Also, Mervin, I realize that people street race everywhere....but along King, Main, York, Cannon etc.... it isn't just a daily thing. It's a 24-7 thing. 365 days a year. I live near Locke and am on Locke several times a week and have yet to see a street race, even though I know they are bound to happen. I can't remember a day going by in the past several years without seeing one on King, York or Main in my daily travels.

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By adam1 (anonymous) | Posted July 07, 2008 at 18:58:08

I don't think Marvin is aware that when we talk about street racing we mean over 100 km/hr on King St near Gage Park. People who do this have to apply their brakes soon after and end up using waaay more fuel by starting and stopping at every stop light.

If we reduce the # of lanes then we will reduce the maximum speed... and ultimately reduce smelly fumes and loud disruptive noises.

Yes the motorcycles can be annoying, but this is a different subject.

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By mattchall (registered) | Posted July 08, 2008 at 10:41:20

Main St. should be converted to 2 way with the LRT running down the center lanes from Eastgate to University Plaza. King St. should also be converted to 2 way with left turn lanes at major intersections as should Cannon and Wilson. Traffic lights need to be timed to the speed limit to discourage speeding. Drivers wishing to "fly" from one end of town to the other should use Burlington St. (although an extension needs to be provided to get to the 403). Before all the "automophiles" jump on my back, I live on Wellington N. near Cannon and witness, and hear, racing 24/7 on my street. I also am required to drive for work as I provide on site service. We all need to sacrifice and compromise to resolve this issue. An extra 10-15 mins. won't hurt you.

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By adam1 (anonymous) | Posted July 08, 2008 at 18:06:51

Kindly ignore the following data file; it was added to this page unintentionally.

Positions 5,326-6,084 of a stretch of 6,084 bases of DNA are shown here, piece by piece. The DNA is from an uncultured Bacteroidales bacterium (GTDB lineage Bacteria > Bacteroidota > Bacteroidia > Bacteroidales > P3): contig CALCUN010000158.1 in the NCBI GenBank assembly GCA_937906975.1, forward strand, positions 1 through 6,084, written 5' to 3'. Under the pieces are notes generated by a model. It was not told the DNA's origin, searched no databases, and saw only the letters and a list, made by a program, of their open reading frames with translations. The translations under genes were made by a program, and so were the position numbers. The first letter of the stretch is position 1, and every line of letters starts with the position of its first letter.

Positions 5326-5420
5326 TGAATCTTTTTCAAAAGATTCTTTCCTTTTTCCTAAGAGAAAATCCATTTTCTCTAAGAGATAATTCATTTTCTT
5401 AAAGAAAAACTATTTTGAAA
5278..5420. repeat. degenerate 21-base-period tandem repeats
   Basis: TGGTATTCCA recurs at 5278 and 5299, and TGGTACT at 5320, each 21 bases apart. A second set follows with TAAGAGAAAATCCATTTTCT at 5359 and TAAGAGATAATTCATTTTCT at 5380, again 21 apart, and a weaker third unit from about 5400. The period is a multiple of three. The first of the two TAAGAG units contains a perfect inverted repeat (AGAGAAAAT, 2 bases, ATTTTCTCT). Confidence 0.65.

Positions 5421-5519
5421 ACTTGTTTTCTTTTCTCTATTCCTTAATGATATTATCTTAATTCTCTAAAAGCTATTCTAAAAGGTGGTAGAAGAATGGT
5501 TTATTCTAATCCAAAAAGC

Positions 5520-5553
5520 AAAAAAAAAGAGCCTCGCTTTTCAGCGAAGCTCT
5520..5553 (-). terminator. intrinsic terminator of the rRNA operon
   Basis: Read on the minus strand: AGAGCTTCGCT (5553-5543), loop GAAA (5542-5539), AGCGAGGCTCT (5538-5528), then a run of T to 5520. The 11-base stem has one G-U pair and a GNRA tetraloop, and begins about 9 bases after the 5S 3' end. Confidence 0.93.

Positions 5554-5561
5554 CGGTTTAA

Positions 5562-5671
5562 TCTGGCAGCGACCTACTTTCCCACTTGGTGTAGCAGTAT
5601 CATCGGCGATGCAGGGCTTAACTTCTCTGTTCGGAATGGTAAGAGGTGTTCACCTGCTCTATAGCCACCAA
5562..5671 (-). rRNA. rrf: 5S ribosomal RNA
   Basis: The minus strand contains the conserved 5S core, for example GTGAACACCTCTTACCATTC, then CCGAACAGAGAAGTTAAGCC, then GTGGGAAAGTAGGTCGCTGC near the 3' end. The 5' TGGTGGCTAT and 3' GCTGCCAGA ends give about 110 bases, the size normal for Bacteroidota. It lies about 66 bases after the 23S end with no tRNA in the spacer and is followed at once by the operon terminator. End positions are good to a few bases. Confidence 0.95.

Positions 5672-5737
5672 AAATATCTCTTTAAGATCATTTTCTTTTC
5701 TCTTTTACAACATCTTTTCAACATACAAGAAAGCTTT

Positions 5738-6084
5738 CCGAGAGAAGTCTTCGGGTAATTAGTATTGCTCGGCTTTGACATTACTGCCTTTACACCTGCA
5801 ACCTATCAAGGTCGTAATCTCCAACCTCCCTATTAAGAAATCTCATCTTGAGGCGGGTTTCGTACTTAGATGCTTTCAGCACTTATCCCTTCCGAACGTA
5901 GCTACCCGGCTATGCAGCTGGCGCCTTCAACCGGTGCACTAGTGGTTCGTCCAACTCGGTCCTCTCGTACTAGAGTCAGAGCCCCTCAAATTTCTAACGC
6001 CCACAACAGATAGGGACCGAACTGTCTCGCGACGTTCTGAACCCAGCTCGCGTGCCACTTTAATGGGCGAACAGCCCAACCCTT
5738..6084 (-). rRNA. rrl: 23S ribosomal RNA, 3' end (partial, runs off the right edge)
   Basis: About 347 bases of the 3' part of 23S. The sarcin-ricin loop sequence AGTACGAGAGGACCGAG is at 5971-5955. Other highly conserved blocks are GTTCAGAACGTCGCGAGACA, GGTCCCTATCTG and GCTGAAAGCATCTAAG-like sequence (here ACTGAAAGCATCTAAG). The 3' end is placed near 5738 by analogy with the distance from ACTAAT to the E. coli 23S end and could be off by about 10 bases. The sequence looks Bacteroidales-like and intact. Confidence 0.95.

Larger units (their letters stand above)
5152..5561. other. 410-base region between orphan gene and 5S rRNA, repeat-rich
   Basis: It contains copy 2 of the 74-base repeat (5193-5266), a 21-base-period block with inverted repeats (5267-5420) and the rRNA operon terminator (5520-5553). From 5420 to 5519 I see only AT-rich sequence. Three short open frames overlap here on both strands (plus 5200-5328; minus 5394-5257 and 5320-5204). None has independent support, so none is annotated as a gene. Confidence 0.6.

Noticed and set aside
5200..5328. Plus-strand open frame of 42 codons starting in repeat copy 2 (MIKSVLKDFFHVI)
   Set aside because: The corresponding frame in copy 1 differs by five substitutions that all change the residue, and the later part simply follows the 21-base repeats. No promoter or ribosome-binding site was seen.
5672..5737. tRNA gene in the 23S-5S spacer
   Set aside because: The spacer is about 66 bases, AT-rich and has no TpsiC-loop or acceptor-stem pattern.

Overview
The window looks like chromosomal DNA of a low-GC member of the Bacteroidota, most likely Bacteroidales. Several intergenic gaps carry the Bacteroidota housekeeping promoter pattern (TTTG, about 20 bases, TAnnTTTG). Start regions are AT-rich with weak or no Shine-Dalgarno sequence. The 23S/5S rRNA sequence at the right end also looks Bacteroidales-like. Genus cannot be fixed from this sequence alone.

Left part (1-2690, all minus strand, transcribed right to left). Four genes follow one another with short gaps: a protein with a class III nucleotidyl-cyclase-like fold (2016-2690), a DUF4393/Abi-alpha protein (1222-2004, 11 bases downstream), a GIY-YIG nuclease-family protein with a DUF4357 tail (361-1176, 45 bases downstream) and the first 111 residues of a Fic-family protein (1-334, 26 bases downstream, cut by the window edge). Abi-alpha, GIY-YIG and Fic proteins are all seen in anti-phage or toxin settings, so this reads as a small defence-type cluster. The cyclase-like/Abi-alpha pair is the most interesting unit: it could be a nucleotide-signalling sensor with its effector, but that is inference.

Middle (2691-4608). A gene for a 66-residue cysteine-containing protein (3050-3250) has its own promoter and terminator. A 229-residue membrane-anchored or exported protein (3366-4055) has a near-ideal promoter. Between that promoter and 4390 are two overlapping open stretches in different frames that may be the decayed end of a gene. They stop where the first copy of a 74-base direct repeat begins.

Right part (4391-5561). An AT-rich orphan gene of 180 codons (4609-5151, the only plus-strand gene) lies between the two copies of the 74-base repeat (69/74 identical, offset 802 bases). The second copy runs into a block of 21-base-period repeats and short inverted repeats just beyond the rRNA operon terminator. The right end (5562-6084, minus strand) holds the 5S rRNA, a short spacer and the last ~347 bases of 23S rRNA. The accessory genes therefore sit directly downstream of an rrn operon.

Be sure to visit and fill out the rapid transit survey

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By jason (registered) | Posted July 08, 2008 at 21:05:18


Please see this blog:

Converting streets to two-way won't result in '10-15 extra minutes'. It would be more like 2 or 3 along Main or King. People predicted the end of the world with James South being converted along with all of it's suburban drivers using it to go up two Mountain accesses. The gridlock never happened. With efficient LRT, it won't happen on Main or King either.

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By mattchall (registered) | Posted July 09, 2008 at 09:48:59

Jason; Yes, I've read that before. Studies are all well and good, and I am a strong advocate of 2 way streets. However, traffic lights are generally red for close to 1 min. If the right lane has parked cars and someone is turning left from the traveling lane (assume the city planners are too thick to consider left turn lanes) you will idle for more than 2-3 mins when driving from one end of the city to the other. Just try driving in downtown TO. My point is not the number of added time, it is that this is something that needs to be done and if it costs single occupant vehicles more commuting time, so be it. The end result is worth it.

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By jason (registered) | Posted July 09, 2008 at 17:31:07

yea, I see your point. You're talking about coming through the entire city. I agree that an extra 10 minutes or whatever, to get from Dundurn to Ottawa etc.... would be more than fine. Right now it's insane and full of speeding.

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By Ed (anonymous) | Posted July 11, 2008 at 22:50:25

While I agree that the main streets (Main, King, etc) are the ones that have the most street races on a daily base, as pointed out by another poster, there are other streets which have a problem with these idiots who were born with lead feet.
I live on Melvin Ave in the citys east end. Between Parkdale Ave. and Woodward Ave, there is "one" stop sign. In this area, there are numerous apt. bldgs., 4 housing surveys and 3 schools. Does the stop sign help curve speeding? Not on your life. About the only thing the stop sign works for are the city buses.